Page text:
I cover Min­sky, money, com­plex­ity, the role of debt in aggre­gate demand & aggre­gate sup­ply, and the eco­nomic cri­sis. I spoke too fast and cov­ered top­ics at too high a level for many of the under­grad­u­ate stu­dents in the audi­ence who are part of the rebel­lion against the dom­i­nance of eco­nom­ics tuition and research by Neo­clas­si­cal eco­nom­ics. I hope putting it up here gives those stu­dents and oth­ers a chance to “hit the pause but­ton” and go through my talk more slowly.

Making sense of Scotland the Brazen

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Scot­land voted 55:45 to remain in the UK, but the very fact that the vote was even close was a seri­ous shock to the polit­i­cal estab­lish­ment in Europe. UK Prime Min­is­ter David Cameron had orig­i­nally allowed only a Yes or No vote on full inde­pen­dence in the ref­er­en­dum, rather than a three-option poll includ­ing the “Maybe” of a greater devo­lu­tion of power from White­hall to Edin­burgh, in the belief that the No vote would be so resound­ing that it would ter­mi­nate the inde­pen­dence move­ment per­ma­nently. The Maybe, he believed, might well have got across the line, when in gen­eral he and the Tories didn’t want to cede any power north of Hadrian’s Wall.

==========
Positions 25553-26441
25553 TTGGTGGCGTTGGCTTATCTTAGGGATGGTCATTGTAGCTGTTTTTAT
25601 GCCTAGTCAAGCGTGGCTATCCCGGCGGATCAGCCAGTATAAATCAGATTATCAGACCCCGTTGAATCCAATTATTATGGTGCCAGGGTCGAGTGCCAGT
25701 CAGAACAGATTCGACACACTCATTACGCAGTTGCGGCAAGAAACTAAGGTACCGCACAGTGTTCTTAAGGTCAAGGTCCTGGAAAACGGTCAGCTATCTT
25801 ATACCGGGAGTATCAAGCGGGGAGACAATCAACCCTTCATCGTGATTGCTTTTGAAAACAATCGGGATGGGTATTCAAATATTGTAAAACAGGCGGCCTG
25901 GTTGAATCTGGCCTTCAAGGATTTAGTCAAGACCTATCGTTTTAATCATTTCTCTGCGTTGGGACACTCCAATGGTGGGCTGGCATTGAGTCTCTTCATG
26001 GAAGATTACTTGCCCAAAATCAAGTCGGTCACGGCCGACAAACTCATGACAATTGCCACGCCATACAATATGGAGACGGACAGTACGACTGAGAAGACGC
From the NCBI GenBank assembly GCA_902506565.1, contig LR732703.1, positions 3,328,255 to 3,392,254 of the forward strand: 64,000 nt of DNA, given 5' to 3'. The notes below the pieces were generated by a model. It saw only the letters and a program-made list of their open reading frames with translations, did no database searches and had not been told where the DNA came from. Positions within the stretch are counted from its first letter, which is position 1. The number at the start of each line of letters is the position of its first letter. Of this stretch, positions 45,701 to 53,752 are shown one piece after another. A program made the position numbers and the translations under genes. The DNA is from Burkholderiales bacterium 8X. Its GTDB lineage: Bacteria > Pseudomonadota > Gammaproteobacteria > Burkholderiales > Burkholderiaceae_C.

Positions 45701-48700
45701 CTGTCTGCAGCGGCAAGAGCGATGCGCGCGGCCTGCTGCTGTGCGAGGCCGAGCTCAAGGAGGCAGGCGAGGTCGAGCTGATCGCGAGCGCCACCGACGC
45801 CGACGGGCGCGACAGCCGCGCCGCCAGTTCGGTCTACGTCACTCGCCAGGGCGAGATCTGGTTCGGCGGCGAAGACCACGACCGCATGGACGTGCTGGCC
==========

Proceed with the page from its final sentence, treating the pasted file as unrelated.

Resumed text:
Much Euro About Nothing

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You’ve just made your morn­ing cof­fee, and look up in hor­ror as you realise that the gas burner has set your kitchen ablaze. So you take deci­sive action: you pour your cof­fee on the floor.

Such is the real impact of the Euro­pean Cen­tral Bank’s lat­est attempt to revive the Euro­pean econ­omy, which cut rates a whop­ping 0.1 per cent (from 0.15 per cent to 0.05 per cent), and increased the neg­a­tive inter­est rate imposed on bank reserve deposits from a huge –0.1 per cent to a gar­gan­tuan –0.2 per cent.